I have the honour to be, &c.,

F. A. HASTINGS.

XI.

Karteria, Spetzas, May 30th, 1827.

MY LORD,

Having lost my two masts in a squall off Cape Malea, and having business at Poros requiring my presence, I have thought it the most expeditious way to go myself to purchase other masts at Hydra, and settle my affairs at Poros. I therefore do myself the honour to transmit to your lordship a report of my proceedings after you left me near Stamphane. At sunset I lighted the fires, and, as soon as steam was up, steered for the passage between Zante and the Morea. The wind freshening much in a contrary direction, I found myself about ten miles to the southward of Zante in the morning. About three A.M. we perceived a large vessel standing towards us from the Morea, and we went to quarters for her. I thought at first she might be the Hellas; but on approaching she stood back to the mainland, which made me conclude that it was a stranger; the wind increasing, I could not remain head to wind, and made sail under the lee of Zante. In the forenoon I saw a large ship under the land far off steering to the south, which I concluded was a Turkish or neutral ship of war. The wind abating, I steamed up round the eastern point of Zante, and not finding the Hellas on the other side of the island, I stood towards Cephalonia, opening out the two Turkish frigates laying at Clarenza. In the evening I saw a large ship very far astern coming northward, and supposed she was the Hellas and the same I had seen in the forenoon under the land. At sunset I altered course and steered for Clarenza, and in the first watch we saw a good deal of firing in that direction. The wind and sea augmenting, I was unable to keep the ship head to sea, and therefore bore up for the rendezvous of Oxia. Not finding the Hellas at this station, the wind augmenting, the starboard wheel being out of repair, and threatening to come to pieces if not looked to, the water requiring to be drawn off the boilers, &c., all these things made it necessary for me to search a port. I looked inside Oxia, but found it unsafe, and therefore bore up for the Port of Petala, where I put things to rights as well as I could; but found on examination we had but three days and a half's coals, little water, and only a few days' bread. Under these circumstances, I felt myself called upon to return whilst the means were still left me of hoping to accomplish it. Having obtained an offing west of Cephalonia, I took off the paddles and sailed, which gave us an opportunity of again repairing the wheels—again in an unsound condition—and saved our fuel. The wind and sea calming, I got up my steam; and there being every appearance of calm weather, I stood within five or six miles of Modon, hoping to meet the two frigates we saw off there when we passed northward. However, we saw nothing but a brig inside the harbour, sailing close along the land. Late on the evening of the 28th, when rounding Cape St. Angelo, a squall from the high land carried away our fore and second masts, and left us in a very unenviable situation, considering we had but a few hours' coals on board. However, a breeze favouring us all night, we arrived here at ten A.M., 29th May. Upon the foremast we lost one man—Jani Patinioti.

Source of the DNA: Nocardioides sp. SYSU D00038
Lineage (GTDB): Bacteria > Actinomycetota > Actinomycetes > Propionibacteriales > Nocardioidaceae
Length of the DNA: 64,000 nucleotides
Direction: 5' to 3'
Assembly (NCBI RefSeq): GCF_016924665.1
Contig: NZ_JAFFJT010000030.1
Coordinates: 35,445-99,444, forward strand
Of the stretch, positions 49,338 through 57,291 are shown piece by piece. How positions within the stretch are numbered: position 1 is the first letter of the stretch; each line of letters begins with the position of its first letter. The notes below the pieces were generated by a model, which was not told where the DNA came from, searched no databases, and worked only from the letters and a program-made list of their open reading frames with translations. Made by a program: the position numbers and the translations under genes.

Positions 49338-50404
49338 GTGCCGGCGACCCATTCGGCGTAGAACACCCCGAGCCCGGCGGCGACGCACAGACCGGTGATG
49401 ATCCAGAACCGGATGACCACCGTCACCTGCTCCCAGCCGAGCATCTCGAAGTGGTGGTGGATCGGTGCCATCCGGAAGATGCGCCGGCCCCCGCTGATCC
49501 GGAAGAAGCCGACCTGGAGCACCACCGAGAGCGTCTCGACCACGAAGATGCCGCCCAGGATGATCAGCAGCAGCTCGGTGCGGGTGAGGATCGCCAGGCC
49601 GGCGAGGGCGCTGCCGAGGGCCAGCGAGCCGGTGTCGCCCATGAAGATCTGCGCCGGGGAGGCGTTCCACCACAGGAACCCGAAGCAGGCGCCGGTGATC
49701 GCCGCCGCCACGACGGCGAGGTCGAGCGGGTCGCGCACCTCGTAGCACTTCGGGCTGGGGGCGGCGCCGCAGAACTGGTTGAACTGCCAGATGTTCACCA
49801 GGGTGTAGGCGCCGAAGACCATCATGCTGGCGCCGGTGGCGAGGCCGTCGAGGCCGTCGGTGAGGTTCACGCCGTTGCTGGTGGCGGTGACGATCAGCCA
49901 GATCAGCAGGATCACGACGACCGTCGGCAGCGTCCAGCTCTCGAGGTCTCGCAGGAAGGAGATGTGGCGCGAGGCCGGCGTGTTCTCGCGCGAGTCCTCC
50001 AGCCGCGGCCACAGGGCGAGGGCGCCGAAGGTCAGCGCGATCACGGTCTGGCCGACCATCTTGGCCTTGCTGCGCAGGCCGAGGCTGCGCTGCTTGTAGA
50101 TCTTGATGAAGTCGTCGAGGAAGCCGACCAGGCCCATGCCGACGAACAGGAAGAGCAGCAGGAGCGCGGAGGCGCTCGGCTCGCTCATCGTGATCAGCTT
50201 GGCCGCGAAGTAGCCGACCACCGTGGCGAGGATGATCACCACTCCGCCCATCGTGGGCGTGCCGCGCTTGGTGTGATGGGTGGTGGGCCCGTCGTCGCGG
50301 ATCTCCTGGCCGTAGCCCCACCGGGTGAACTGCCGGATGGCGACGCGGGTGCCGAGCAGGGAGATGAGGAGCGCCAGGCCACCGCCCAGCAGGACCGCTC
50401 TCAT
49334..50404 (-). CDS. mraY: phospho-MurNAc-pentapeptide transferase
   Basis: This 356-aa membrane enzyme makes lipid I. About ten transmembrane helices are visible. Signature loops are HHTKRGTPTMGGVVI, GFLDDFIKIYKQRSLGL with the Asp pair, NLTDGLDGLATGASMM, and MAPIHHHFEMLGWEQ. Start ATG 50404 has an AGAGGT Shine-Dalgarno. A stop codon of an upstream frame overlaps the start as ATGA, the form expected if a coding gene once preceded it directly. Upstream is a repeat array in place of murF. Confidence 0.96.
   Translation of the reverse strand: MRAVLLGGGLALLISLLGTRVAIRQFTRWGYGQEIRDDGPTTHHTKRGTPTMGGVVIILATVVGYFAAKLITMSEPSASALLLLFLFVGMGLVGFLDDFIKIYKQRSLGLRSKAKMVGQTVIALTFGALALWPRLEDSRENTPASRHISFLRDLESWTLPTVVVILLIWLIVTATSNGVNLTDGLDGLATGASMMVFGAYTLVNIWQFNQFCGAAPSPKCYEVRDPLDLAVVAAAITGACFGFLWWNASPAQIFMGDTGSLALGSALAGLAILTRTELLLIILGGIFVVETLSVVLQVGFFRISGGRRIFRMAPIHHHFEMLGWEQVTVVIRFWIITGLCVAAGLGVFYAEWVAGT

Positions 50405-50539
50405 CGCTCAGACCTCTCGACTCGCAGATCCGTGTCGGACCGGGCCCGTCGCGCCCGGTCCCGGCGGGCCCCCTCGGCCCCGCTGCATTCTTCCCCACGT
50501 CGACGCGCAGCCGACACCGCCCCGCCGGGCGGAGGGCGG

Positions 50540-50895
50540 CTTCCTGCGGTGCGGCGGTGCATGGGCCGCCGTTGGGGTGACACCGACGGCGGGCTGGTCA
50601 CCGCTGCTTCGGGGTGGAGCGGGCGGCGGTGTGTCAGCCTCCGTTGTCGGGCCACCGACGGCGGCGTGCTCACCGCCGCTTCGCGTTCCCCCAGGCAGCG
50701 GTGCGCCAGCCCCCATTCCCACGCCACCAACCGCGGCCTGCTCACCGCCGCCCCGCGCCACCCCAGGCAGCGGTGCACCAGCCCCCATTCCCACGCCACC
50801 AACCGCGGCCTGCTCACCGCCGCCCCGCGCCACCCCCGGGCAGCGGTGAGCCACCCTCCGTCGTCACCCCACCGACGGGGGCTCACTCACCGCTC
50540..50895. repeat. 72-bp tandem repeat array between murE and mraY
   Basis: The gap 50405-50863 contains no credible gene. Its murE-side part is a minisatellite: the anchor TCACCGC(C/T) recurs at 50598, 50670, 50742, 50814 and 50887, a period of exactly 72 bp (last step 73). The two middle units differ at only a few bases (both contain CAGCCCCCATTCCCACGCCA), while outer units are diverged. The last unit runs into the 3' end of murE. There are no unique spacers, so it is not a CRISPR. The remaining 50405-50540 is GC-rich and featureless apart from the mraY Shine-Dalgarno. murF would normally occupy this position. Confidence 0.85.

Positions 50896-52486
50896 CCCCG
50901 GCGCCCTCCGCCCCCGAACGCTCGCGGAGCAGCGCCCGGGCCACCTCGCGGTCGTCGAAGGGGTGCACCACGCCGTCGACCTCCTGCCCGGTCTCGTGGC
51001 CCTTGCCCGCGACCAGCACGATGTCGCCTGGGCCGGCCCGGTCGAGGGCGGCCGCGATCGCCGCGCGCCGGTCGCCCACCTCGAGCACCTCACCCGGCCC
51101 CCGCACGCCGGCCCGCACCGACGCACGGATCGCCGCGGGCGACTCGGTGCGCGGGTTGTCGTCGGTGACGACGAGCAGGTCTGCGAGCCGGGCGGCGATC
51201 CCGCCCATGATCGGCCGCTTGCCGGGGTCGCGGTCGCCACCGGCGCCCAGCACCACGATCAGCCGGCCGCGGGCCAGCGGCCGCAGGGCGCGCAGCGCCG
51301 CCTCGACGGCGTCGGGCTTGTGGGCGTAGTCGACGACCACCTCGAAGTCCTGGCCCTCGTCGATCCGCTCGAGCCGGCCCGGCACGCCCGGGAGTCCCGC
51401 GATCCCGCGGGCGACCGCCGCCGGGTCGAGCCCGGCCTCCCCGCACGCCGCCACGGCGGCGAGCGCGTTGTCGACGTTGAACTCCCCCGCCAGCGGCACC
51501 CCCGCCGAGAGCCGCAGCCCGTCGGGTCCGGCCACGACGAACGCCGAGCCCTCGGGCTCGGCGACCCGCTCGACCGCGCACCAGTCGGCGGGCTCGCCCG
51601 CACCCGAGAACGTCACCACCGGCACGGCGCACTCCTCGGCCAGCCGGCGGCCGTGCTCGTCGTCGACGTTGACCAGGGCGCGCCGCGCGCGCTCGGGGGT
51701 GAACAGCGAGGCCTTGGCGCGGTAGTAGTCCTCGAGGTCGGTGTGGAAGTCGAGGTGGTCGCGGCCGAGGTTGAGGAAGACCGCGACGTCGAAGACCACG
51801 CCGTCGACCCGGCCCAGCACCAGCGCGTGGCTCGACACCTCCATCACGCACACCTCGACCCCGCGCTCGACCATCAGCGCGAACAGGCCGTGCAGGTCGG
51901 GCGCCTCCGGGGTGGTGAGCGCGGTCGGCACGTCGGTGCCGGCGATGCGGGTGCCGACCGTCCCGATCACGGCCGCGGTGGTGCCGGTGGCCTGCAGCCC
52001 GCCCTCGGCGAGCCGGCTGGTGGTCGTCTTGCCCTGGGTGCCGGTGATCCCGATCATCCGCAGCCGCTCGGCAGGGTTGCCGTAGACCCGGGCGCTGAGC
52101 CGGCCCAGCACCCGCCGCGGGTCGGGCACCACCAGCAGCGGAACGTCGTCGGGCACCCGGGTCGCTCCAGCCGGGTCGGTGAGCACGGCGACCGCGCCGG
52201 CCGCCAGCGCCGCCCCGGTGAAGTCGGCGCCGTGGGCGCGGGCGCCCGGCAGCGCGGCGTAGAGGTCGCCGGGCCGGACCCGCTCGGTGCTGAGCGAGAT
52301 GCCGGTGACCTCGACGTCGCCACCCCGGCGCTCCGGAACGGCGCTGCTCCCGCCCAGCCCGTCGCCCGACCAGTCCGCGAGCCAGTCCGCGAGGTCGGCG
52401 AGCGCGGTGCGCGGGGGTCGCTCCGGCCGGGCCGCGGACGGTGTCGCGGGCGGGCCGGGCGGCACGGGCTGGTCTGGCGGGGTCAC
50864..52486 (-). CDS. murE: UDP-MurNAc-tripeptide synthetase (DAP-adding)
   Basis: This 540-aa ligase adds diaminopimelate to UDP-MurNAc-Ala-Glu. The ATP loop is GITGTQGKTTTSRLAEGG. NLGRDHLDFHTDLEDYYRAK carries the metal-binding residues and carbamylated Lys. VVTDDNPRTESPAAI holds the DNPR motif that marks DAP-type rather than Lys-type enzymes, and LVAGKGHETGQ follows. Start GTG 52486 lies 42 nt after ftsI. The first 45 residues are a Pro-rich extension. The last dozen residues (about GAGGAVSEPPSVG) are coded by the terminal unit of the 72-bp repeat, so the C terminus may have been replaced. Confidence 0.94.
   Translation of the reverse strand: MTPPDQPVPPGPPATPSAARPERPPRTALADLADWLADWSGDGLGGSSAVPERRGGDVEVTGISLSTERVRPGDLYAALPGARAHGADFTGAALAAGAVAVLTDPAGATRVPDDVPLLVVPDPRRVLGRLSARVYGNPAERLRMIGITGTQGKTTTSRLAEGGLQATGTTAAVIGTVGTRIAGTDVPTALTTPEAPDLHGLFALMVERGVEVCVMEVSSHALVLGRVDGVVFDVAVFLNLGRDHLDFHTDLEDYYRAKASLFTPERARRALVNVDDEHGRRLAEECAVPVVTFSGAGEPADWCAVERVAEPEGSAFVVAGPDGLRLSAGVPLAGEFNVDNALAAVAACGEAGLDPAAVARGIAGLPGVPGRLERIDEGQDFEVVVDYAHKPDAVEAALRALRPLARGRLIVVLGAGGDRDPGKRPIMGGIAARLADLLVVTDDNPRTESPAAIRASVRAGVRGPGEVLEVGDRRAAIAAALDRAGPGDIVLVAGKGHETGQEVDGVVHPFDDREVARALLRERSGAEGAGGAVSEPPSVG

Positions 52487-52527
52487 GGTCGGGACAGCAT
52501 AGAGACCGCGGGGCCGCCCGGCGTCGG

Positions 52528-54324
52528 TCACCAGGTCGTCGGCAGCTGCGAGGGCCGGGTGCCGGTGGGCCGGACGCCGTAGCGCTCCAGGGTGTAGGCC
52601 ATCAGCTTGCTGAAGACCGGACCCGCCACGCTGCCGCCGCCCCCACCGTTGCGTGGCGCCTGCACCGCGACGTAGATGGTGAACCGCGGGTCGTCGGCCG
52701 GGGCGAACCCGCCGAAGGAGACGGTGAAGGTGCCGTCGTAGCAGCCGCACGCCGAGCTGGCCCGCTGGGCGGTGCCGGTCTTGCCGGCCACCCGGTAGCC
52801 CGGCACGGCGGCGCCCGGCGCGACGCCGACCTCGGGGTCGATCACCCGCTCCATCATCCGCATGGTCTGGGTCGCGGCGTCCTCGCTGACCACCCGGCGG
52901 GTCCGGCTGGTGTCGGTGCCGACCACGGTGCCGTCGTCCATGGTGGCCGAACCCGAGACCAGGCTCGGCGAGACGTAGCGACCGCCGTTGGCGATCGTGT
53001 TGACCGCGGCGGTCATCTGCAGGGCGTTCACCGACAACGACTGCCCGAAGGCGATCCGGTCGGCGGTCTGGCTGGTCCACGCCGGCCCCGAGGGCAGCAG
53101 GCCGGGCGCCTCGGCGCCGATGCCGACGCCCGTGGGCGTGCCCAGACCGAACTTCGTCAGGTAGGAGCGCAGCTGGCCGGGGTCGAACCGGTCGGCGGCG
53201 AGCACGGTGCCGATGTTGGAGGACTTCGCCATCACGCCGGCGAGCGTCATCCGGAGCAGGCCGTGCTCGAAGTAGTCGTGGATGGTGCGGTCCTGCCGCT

I have the honour to be, &c.,

F. A. HASTINGS.

XII.

Karteria, Spetzas, June 7th, N.S., 1827.

MY LORD,

I had the honour of sending you a report of my proceedings since I left you, and hoped to have found you here on my return from Poros, that I might receive your further orders. I returned last night, having been subjected to more delay and vexation than can be imagined or expressed, respecting the prizes taken at Volo. I could only procure one mast at Poros, sold me by Tombasi—others there were both at Hydra and Poros, but the proprietors would not part with them; I have therefore been obliged to purchase one here, considerably too large and expensive, but there is no remedy. I hope to be ready for sea in three days, but fear I shall have some embarrassment about money matters. The purchase of masts, of salt provisions, sails, &c., besides the pay due to crew, puts me to considerable straits, particularly as I had lent all the ready money I possessed to Kalergy to redeem his brother; however, I shall do my utmost to get to sea, and I am anxious to know how, when, and where, I can have the honour of rejoining your lordship. A fireship that departs to-day will deliver you this letter, and your lordship may perhaps think it worth while to send a vessel here with orders for my further guidance. May I beg of you also to add a private signal by which I may know all Greek vessels at a tolerable distance by day—also a night private signal?

The British squadron is assembled at Smyrna, awaiting the admiral. The camp at Phalerum is broken up, and General Church is returned to Egina. The puppet of Government is occupied voting for the nomination of ministers, if possible more incapable than themselves; they talk of going to Napoli—Griva and Fotomana propose this. The former as usual seized upon an American ship; and Dr. Howe, charged with the distribution of the cargo, applied to Captain Patterson of the Constitution, who is now at Napoli guarding it. I am sorry to add that Mr. Lee received a letter from England announcing that the Enterprise having sailed, her boilers burst opposite Plymouth, and she was towed into that port by a brig-of-war.

I have the honour to be, &c.,

F. A. HASTINGS.

XIII.

Karteria, Spetzas, June 9th, 1827.

MY LORD,